The Sale and Supply of Alcohol Act (Community Participation) Amendment Bill that was passed today may have unintended and serious consequences for New Zealand wine tourism according to New Zealand Winegrowers.
Parliament today passed the Sale and Supply of Alcohol Act (Community Participation) Amendment Bill. Licensing authorities will be able to decline to renew a license where it is inconsistent with conditions on location or licence density in a relevant Local Alcohol Policy (LAP).
“We are very disappointed that such an important matter has been passed under urgency today by the government. While the intention of the Bill is to increase community involvement and to reduce alcohol harm, during the submission process we communicated our concerns this Bill could potentially have a major impact on wine tourism and wine trails. We will be closely monitoring the use of this legislation and its impact on businesses.” says Philip Gregan, CEO of NZ Winegrowers.
“Winery cellar doors are traditionally attached to the vineyard or winery, which makes sense as this is where the wine is produced. They are not purely retail premises and can’t easily relocate elsewhere. For wine trails to operate successfully, winery cellar doors also need to be near each other.”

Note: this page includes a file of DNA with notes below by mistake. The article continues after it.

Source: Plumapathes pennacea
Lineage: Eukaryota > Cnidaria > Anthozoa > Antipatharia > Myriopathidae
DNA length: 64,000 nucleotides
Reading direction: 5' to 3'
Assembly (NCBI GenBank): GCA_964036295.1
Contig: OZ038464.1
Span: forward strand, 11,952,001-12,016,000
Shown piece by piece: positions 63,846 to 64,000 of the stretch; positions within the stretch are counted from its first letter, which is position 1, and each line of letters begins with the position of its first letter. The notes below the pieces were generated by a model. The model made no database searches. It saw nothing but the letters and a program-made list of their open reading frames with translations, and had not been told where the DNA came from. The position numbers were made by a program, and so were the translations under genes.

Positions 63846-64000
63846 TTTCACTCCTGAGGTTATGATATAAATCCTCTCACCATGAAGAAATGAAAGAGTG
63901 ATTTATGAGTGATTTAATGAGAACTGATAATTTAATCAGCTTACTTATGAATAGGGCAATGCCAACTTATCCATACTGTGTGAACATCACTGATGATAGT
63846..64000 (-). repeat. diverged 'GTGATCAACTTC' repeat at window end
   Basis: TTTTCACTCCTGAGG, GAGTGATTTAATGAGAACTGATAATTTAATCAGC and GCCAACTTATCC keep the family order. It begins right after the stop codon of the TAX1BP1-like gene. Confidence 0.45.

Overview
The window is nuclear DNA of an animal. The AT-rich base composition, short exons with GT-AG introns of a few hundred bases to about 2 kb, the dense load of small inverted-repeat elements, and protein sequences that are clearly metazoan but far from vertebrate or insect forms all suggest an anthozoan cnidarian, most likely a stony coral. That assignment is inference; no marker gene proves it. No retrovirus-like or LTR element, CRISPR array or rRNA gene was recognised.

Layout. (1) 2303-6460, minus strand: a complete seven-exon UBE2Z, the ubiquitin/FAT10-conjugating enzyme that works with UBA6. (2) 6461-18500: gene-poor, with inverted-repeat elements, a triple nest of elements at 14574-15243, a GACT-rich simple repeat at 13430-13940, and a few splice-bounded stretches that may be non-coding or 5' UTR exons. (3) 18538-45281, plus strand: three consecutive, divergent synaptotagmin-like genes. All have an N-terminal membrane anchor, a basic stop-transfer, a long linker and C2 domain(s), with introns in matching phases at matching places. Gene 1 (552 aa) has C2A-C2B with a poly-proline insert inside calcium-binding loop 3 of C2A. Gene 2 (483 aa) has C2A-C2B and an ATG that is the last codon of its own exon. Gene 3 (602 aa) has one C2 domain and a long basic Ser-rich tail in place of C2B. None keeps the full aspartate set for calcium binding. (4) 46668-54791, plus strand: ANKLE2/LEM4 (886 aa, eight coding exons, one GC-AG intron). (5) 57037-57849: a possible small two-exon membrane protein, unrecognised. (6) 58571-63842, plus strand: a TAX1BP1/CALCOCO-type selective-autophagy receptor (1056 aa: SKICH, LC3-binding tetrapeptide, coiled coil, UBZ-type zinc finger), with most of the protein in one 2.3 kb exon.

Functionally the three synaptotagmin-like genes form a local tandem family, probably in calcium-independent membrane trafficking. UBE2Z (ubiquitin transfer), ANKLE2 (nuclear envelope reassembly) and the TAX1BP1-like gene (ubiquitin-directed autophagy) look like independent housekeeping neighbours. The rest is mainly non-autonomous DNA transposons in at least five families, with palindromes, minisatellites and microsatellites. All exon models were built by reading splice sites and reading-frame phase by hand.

“This Bill could mean that some winery cellar doors will now be unable to sell wine and be forced to close, if an LAP imposes proximity provisions relating to sites such as schools or a church, or there are restrictions on the density of licenses. These provisions would apply irrespective of whether the winery cellar door is well run or valued by the community. This makes little or no sense given winery cellar doors are in the lowest risk category of licence, where wine is available to be tasted, enjoyed, and purchased.”
It is yet another blow to wine businesses - during a time when they are already struggling with surging production costs, labour shortages, and increasing excise tax.
“It is disheartening that this has passed without due consideration of the unintended possible consequences. There is little doubt these changes will have a negative knock-on effect in our wine tourism regions, where wine tourists bring much needed income to support local jobs and businesses.”
- Review New Zealand Winegrower’s full submission here.
- Over 260 New Zealand wineries offer over 500 wine tourism experiences.
- Pre-covid, the international wine tourist spent 27% more than the average holiday visitor and 23% of international visitors visit a winery or wine tourism experience (source International Visitor Survey – Year End March 2019).
- New Zealand wine is exported to more than 100 countries and is New Zealand’s fifth largest export good.
- Despite only producing one percent of the world’s wine, in 2022 New Zealand was the world’s sixth largest wine exporter by value.
For further information contact:
New Zealand Winegrowers
021 331 398
Images available here: https://www.nzwine.com/en/media/image-galleries/